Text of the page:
By Elaine Liner
By Jim Schutze
By Rachel Watts
By Lauren Drewes Daniels
By Anna Merlan
By Lee Escobedo
About a month ago, the Dallas Theatre League held a meeting of theater reps from Theatre Three, Dallas Theater Center, Our Endeavors, Echo Theatre, and Lyric Stage, among others, and various media types, including yours truly and Tom Sime from The Dallas Morning News. Several topics were introduced and then lightly danced upon, given the amount of time vs. the number of Very Pressing Issues on the minds of both sides. One subject I'd like to toss out a few more paragraphs about, because I think it is very pressing: the quality of production photos distributed to the Dallas media by area theaters. Rather, the frightening lack of quality in said photos.
Let me field your protests before calls and e-mails start coming in: I am aware that almost no one in this city is making a profit from the theatrical arts. Folks can't afford to pay a budding Leibovitz or Weber to churn out dazzling images that approximate the live experience. I'm not asking for dazzling. Just in focus. And decently composed, so that you can clearly see the actors' faces instead of their entire bodies. And neither garishly lit nor anemically rendered in natural light. A simple rule about pictures: "If it looks like shit, it's going to reproduce like shit."
Why doesn't the Observer take production photos the way the Morning News does? Tragic but true answer: We don't have nearly as much money. Yet, as Tom Sime confirmed at the Theatre League meeting, good, crisp pics taken by the theaters benefit your coverage in the Morning News as well: They encourage preview mentions of the show, and just mentions period.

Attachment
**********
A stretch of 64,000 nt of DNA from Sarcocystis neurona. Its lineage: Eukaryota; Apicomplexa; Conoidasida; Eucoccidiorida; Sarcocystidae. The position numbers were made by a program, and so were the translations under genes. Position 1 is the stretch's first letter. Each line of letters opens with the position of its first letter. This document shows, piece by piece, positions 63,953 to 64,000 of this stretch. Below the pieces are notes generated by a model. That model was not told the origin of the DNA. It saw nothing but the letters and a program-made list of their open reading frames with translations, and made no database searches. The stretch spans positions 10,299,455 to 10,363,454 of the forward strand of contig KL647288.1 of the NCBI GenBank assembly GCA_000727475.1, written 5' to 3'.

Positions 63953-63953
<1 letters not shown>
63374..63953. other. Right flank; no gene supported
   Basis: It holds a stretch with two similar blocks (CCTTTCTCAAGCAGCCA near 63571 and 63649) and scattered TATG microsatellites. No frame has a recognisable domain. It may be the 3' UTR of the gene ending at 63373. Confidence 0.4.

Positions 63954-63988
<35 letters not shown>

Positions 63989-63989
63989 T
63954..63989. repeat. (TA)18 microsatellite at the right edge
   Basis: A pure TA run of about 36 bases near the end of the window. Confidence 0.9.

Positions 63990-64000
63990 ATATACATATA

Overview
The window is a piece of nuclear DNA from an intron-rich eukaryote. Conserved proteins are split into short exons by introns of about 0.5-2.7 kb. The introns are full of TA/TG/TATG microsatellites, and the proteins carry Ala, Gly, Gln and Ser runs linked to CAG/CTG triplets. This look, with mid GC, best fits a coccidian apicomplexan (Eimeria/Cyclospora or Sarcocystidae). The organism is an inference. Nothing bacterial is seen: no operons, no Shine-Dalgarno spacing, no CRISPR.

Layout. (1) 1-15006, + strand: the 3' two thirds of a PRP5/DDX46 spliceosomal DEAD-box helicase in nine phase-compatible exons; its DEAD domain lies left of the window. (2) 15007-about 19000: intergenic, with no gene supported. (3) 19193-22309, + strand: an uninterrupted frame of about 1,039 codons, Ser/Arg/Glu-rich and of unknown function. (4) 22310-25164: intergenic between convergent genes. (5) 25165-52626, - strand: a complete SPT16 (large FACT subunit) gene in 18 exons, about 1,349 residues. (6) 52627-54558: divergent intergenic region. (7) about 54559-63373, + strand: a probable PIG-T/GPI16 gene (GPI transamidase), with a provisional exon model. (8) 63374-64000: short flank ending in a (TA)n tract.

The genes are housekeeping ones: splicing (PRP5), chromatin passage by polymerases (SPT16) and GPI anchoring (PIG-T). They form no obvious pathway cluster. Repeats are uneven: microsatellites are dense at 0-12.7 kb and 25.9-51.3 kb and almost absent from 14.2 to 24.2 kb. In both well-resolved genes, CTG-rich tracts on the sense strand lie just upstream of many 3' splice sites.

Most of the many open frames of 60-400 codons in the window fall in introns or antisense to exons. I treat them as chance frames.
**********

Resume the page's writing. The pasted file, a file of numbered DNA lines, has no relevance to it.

As far as the Observer goes, let me say this: Lousy photos undercut a rave review. And good photos (much as I hate to admit it) offer a simple but strong counterbalance to bad reviews. Best of all, an eye-catching shot can make someone at least skim an article they'd otherwise ignore. That's why I encourage artists to bend over backward to make press photos a priority. At the very least, make them just professional enough so that they don't draw attention to themselves via their sloppiness.
To take my part in this emergency, if anyone out there already uses a good photographer (consistently strong examples have been provided by Kitchen Dog, Our Endeavors, and Fort Worth's Stage West), or knows of a talented photography student who might work really cheap or for beer or for a photo credit in a large-circulation weekly, call me ((214) 757-8434) or e-mail me (email@example.com), and I'll forward the information to Jo Trizila at the Dallas Theatre League. Hell, I'll forward any info I get to companies myself if they call.
That is all. You may go now.